South Africa’s elite police unit has raided the controversial Gupta business family’s home, as pressure increases on President Jacob Zuma to resign.
Three arrests have been made, including one Gupta brother, local media report. Police say two other people are expected to hand themselves in.
It comes as Mr Zuma’s own party gave him until the end of the day to stand down, or face a no-confidence vote.
His links to the Guptas are one of the reasons he is being forced to resign.
The family has been accused using their close friendship with Mr Zuma to wield enormous political influence.
The Guptas and Mr Zuma all deny the allegations.
However, the situation has escalated, with the governing African National Congress (ANC) chief whip, Jackson Mthembu, saying parliament will elect Cyril Ramaphosa as the new president tomorrow, if the chief justice is available to swear him in.
Mr Ramaphosa was elected ANC president in December, replacing Mr Zuma.
Mr Zuma’s term as national president is due to expire next year.
Why was the Gupta’s house raided?
The chief whip of the opposition Democratic Alliance John Steenhuisen earlier told the BBC the arrests were well timed.
“I think the arrests this morning were a warning shot fired across the bows of Mr Zuma’s camp to say that ‘Look if you don’t step down and resign, this could well be happening to you.'” he said.
According to a statement released by the Hawks – the police’s elite high-priority crimes unit – the raids were carried out in connection with the Vrede farm investigation.
That investigation relates to the Estina dairy farm near Vrede, in the Free State, a project which was originally meant to help poor black farmers but from which the Gupta family are alleged to have pocketed millions of dollars, allegations they deny.
A tranche of leaked emails released last year alleged that some of the money ended up paying for the family’s lavish wedding at Sun City, South Africa’s upmarket holiday resort.
In January, the Hawks raided the offices of the Free State Premier, Ace Magashule, looking for documents linked to the project. Mr Magashule was elected secretary-general of the ruling African National Congress (ANC) in December.
At the scene: Cheers and insults
By Andrew Harding, BBC News, Saxonwold, Johannesburg
Early this morning, as the plush suburb of Saxonwold was waking up – gardeners walking dogs, children being taken to school in 4x4s – armed police arrived at the enormous, high-walled, Gupta compound opposite the lion enclosure of Johannesburg Zoo, sealing off a section of the road, and venturing inside.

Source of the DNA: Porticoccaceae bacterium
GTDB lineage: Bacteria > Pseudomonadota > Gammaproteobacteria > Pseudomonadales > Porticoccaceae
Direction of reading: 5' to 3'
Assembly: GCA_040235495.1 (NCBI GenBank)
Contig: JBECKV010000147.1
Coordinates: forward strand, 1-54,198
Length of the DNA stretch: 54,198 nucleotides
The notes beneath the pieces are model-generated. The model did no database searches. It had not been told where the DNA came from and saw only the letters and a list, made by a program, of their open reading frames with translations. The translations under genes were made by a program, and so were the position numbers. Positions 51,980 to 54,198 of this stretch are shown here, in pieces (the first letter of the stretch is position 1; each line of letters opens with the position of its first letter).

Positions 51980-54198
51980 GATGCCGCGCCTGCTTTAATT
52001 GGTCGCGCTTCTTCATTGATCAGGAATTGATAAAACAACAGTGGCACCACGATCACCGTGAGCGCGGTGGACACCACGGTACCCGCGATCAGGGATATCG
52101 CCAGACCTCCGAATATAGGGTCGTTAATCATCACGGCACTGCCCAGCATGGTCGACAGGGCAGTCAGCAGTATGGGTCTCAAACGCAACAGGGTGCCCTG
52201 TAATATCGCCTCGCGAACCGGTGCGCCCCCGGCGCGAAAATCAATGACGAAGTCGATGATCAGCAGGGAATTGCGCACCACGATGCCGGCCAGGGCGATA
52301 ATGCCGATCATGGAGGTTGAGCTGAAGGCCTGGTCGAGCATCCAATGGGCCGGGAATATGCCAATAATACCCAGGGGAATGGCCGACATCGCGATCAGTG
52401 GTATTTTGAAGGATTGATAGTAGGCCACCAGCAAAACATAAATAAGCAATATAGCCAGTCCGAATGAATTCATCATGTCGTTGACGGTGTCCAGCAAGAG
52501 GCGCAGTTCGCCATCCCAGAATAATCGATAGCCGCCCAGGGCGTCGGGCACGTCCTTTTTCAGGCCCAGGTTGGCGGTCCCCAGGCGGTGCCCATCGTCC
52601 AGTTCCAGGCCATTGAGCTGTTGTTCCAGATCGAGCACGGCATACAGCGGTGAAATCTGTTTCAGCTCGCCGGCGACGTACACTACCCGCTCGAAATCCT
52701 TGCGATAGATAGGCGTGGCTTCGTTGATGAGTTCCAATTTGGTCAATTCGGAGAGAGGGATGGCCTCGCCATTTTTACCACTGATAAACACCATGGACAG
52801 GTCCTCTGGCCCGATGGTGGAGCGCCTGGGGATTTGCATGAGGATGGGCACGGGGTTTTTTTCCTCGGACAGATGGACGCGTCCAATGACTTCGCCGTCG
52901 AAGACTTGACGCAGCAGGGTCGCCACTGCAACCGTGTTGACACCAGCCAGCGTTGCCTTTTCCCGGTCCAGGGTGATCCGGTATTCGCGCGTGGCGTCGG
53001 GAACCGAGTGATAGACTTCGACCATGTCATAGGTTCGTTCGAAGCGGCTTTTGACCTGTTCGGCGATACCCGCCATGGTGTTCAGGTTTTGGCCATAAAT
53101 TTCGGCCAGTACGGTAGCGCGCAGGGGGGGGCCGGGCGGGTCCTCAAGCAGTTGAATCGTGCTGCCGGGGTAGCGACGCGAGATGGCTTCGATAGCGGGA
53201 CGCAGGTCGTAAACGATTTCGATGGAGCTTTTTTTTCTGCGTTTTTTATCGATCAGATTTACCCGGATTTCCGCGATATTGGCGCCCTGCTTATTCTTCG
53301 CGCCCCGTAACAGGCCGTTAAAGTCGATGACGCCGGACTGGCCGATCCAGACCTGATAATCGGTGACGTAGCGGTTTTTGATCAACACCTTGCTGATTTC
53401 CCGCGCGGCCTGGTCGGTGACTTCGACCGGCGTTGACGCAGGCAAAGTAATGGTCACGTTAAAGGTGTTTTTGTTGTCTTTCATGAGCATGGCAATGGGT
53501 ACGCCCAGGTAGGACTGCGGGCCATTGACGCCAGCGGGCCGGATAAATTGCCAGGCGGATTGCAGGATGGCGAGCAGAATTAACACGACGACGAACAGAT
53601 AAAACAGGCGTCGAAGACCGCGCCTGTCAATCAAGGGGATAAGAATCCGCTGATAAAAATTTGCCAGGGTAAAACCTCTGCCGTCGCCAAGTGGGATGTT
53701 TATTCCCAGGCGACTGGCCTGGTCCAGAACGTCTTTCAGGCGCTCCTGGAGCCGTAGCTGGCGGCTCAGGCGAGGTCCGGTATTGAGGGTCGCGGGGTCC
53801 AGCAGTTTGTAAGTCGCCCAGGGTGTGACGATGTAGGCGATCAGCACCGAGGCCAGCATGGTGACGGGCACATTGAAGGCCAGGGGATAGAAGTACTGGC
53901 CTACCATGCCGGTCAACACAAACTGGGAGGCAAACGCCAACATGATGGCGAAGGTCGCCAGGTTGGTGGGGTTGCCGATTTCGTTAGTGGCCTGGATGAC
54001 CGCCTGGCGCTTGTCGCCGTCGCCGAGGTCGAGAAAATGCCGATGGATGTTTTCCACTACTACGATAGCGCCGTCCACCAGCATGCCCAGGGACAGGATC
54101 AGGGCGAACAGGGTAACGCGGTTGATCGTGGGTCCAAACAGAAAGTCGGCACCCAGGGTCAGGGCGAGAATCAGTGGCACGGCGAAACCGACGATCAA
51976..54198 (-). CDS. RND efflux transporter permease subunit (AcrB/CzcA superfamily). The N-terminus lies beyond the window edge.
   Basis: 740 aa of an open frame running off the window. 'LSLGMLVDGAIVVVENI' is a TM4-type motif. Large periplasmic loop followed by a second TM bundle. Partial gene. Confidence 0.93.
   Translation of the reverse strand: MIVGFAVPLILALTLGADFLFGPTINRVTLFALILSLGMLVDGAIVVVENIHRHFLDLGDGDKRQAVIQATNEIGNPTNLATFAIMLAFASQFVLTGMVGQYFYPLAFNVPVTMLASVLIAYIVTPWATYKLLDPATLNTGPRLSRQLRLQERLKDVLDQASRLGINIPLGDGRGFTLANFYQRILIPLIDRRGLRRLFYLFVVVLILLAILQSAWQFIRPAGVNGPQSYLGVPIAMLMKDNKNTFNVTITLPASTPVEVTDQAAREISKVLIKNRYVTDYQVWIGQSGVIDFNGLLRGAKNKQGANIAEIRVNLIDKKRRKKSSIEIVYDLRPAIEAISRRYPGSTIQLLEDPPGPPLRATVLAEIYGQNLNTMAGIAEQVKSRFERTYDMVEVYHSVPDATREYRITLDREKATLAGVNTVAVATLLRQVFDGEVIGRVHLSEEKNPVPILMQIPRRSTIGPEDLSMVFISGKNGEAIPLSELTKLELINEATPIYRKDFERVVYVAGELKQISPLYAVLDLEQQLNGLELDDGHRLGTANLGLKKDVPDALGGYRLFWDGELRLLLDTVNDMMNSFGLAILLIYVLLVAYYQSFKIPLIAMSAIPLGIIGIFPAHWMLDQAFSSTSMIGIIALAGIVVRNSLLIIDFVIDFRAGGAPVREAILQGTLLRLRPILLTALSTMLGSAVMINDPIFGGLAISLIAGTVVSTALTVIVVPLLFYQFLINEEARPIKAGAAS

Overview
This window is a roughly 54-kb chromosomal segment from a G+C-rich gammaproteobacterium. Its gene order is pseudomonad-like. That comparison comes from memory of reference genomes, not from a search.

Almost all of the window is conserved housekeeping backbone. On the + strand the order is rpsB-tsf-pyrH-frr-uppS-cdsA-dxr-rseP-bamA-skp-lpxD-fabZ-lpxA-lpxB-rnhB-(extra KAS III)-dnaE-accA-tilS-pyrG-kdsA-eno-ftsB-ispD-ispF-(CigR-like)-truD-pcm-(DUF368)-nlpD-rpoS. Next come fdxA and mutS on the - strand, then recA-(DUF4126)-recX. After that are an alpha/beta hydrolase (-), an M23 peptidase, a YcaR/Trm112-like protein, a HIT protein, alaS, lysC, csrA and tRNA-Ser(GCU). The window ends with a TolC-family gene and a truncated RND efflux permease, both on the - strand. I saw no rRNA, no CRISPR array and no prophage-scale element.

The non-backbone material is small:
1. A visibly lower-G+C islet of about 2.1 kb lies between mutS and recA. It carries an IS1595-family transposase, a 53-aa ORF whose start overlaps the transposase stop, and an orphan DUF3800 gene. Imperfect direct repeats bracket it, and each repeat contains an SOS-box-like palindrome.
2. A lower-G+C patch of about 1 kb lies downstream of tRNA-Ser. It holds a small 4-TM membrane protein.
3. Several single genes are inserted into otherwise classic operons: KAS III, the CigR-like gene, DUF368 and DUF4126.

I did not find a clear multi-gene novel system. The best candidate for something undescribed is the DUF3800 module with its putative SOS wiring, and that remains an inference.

Soon afterwards, two luxury vehicles were seen driving out of the gates escorted by police in separate cars.
The Hawks – the elite high-priority crimes unit – confirmed that this was an operation to arrest suspects, rather than to raid properties.
South Africa’s priority crime police the Hawks are at Gupta residence in Johannesburg. Road sealed off. pic.twitter.com/Ug4aQg9gsF
— andrew harding (@AndrewWJHarding) February 14, 2018
A blue police helicopter swung over the property, as local people voiced satisfaction about the police action.
“It’s very emotional for all South Africans. This is about getting South Africa right again,” said Tessa Turvey.
“This is real meaningful change. I certainly don’t think it would have happened if Zuma was still president of the ANC,” said a man, walking his dogs.
Who are the Gupta family?
The embattled Gupta family own a range of business interests in South Africa, including computing, mining, air travel, energy, technology and media.
The three brothers, Atul, Rajesh and Ajay, moved to the country in 1993 from India, just as white-minority rule was ending.
They are known friends of President Zuma – and his son, daughter and one of the president’s wives worked for the family’s firms.
The brothers have been accused of wielding enormous political influence in South Africa, with critics alleging that they have tried to “capture the state” to advance their own business interests.
What are the allegations against the Guptas?
Former Deputy Finance Minister Mcebisi Jonas made a public allegation in 2016 that he was offered 600m rand ($50m; £36m) by the Gupta family to be the next finance minister – as long as he did their bidding.
It was followed by a damning report by a South African government ombudsman that accused the Guptas and President Zuma of colluding to win government contracts.
The public backlash worsened in 2017 when more than 100,000 emails were leaked which appeared to show the extent of the family’s influence.
It suggested a complex web of government contracts, as well as alleged kickbacks and money laundering.
It prompted marches and public protests against the family and President Zuma, dubbed the “Zuptas”.